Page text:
“For the detectives working the case, too many facts didn’t make sense. The request from Malcolm’s team that the usual police detail be pulled back several blocks from the Audubon seemed strange, as did the police’s agreement to do so in light of the recent firebombing. The detectives were also suspicious when they learned that nearly all the MMI and OAAU security had been unarmed and that none of the audience had been checked for weapons.”
As far as government agency complicity is concerned, Marable spells out how he sees the truth of the assassination of Malcolm X in his book as early as page 13:
"Although in 1966 three NOI members were convicted of the murder, extensive evidence suggests that two of these men were completely innocent of the crime, that both the FBI and the NYPD had advance knowledge of it, and that the New York County District Attorney's office may have cared more about protecting the identities of undercover police officers and informants than arresting the real killers."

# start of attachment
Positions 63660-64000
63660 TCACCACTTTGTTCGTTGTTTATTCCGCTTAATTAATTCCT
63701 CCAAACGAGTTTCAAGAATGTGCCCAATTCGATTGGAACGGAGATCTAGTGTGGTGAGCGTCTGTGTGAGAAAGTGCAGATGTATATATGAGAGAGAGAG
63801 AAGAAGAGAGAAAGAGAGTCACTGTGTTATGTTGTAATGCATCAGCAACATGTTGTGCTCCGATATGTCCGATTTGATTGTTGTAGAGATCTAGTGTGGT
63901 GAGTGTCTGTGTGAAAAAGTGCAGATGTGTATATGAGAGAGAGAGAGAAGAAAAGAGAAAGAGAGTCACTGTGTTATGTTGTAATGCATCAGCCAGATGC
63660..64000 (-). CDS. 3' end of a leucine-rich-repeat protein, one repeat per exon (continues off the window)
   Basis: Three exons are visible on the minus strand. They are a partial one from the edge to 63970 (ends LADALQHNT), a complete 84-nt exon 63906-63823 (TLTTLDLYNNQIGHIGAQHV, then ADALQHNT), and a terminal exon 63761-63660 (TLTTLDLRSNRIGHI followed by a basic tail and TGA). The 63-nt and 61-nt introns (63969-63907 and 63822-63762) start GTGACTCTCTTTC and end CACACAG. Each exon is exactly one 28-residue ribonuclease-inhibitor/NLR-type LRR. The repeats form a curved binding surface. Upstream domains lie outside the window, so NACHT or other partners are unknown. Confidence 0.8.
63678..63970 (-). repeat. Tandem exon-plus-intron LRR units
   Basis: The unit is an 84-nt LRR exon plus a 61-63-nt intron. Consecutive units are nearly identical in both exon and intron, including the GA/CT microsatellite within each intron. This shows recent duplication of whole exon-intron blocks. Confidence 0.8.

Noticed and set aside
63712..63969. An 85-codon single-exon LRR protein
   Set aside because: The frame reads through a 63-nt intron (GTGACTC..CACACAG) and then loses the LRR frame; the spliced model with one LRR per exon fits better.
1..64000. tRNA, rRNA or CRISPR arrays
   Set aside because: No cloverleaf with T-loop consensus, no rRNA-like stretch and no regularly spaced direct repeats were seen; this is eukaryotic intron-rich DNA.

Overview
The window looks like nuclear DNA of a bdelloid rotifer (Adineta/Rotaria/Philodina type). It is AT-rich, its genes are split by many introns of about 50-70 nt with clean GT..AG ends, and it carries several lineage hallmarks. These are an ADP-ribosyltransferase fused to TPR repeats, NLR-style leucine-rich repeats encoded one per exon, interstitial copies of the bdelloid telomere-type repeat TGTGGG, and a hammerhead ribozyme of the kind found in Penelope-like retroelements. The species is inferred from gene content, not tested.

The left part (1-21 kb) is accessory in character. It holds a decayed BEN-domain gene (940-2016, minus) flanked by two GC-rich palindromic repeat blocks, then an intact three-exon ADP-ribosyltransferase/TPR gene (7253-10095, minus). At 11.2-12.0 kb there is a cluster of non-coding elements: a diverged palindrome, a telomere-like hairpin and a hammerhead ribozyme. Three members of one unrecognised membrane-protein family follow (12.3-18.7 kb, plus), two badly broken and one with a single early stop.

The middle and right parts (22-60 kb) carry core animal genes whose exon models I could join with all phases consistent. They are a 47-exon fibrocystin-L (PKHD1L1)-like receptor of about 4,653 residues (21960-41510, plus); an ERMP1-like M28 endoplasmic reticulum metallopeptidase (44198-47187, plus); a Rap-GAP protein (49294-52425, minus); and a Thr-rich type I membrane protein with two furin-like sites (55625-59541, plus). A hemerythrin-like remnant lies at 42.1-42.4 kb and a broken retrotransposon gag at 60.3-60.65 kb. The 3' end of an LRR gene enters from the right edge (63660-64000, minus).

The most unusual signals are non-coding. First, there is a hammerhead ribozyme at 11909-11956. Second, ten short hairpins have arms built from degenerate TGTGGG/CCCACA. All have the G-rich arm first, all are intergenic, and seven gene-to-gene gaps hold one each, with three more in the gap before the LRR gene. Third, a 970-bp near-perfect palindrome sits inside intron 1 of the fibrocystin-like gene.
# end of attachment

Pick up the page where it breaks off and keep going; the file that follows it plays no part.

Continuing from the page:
The two innocent men erroneously convicted for the crime are Norman 3X Butler and Thomas 15X Johnson. (Both were paroled during the 1980s.) Both men had alibis for the time of the assassination, yet were convicted largely by prosecution witness Cary 2X Thomas, who "prosecutors and police persuaded ... to revise his testimony" regarding the shooter, and undermined by defense witness Charles Kenyatta, who under cross-examination identified Johnson and Butler as members of an NOI "hundred-man enforcing squad." What was not revealed at the time was that Kenyatta was an informant for the NYPD (New York Police Department) and BOSS (Bureau of Special Services and Investigation), a secret operations unit within NYPD.